In the end, with incompetent people, the software won't show up on
      time, on budget, fit for purpose.

      Ron Jeffries
      www.XProgramming.com
      Prediction is very difficult, especially if it's about the future. -- Niels Bohr
    • Jon Kern
      right on! a possible corollary to AND YOU DON T CARE IF YOU GET THE SOFTWARE : Since we re going to fail at building this software anyway, we may as well
      Message 2 of 23 , May 5, 2005
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        right on!

        a possible corollary to "AND YOU DON'T CARE IF YOU GET THE SOFTWARE":
            "Since we're going to fail at building this software anyway,
            we may as well outsource it and fail more cheaply"

        -- jon
        
        


        Ron Jeffries said the following on 5/5/2005 5:29 AM:
        On Wednesday, May 4, 2005, at 11:03:39 PM, Jon Kern wrote:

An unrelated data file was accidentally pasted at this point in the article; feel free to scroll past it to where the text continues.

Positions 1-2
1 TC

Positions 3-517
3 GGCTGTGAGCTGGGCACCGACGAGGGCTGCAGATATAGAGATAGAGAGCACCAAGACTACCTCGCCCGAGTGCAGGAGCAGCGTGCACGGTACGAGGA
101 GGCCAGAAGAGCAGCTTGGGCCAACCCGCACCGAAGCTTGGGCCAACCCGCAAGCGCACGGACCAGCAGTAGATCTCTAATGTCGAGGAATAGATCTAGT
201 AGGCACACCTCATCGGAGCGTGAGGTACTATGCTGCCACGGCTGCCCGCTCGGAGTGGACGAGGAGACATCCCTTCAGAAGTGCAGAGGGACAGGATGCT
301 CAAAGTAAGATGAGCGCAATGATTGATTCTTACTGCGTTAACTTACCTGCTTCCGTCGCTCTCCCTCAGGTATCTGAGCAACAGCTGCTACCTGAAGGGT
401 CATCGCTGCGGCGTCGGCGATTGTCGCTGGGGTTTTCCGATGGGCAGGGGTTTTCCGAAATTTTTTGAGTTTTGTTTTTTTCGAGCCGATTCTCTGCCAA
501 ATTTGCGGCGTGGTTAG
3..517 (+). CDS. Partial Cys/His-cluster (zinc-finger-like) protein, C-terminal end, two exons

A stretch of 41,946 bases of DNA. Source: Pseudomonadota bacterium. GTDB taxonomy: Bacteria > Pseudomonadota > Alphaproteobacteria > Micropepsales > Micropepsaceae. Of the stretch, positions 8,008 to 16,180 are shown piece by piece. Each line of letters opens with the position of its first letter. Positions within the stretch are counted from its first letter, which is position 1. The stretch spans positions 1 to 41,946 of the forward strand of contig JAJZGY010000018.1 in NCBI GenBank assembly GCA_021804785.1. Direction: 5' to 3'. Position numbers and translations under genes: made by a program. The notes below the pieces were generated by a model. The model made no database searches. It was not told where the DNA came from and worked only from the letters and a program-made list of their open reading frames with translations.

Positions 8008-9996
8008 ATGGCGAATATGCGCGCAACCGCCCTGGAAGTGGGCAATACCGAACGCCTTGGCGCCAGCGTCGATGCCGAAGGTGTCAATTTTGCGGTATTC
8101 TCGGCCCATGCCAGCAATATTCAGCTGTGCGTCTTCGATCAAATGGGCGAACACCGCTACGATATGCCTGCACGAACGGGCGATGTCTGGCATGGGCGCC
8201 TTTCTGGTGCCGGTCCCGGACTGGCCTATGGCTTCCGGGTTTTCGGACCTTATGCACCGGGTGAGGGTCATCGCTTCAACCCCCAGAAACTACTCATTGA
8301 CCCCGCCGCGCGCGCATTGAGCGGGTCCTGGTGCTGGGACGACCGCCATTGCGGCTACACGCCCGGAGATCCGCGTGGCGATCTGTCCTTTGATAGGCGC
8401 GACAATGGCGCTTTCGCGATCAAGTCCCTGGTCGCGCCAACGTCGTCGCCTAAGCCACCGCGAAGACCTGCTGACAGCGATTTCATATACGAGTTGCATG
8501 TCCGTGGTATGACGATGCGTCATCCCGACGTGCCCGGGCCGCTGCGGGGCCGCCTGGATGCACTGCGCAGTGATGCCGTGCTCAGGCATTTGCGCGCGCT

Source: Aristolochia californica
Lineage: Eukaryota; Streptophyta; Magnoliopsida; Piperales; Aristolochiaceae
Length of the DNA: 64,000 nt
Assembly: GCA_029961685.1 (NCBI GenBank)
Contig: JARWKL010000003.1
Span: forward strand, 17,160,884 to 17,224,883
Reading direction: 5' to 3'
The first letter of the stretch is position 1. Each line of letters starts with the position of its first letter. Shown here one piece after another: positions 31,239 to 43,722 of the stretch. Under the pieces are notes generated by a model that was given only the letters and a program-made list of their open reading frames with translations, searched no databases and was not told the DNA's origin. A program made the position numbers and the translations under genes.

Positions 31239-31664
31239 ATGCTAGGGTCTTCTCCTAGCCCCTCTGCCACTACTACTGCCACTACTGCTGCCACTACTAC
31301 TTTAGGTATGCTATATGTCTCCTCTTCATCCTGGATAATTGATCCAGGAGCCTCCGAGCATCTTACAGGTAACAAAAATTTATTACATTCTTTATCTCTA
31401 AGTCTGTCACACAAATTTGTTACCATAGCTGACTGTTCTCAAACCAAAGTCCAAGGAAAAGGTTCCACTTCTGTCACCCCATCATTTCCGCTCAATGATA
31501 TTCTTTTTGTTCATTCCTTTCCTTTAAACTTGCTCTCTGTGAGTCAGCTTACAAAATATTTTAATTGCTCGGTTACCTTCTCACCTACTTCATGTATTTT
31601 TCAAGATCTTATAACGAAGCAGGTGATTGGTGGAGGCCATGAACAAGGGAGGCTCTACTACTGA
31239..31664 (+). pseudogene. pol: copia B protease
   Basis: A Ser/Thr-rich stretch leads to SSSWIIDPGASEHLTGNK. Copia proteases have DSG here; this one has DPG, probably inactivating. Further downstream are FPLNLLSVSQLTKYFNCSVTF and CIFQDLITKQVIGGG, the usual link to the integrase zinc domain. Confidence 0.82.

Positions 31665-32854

>  i think in some sense, agile methods are paired with requiring competent, top-notch people
        > because

        >  1) It is easy to follow a rigorous, multi-step process like an automaton, churning out
        > documents at each step, not worrying if it is helping get to
        > the end goal or not. Hence, Larry
        > Constantine's statement is true:
        >       IF you don't use an agile method, THEN you don't
        >    need competent and experienced people.
        > People can hide incompetence behind voluminous process. It is
        > also found in droves in the whole
        > Mgt By Objectives (MBO) bull-crap.

        >  In these sorts of organizations/teams/processes, it is easy to mistake activity for progress.

        >  2) It is harder to do agile properly because it takes wisdom and experience to make proper
        > (apparent) guesses about what is "enough" It takes guts to
        > demand frequent, tangible, working
        > results to show application feature progress (or lack thereof).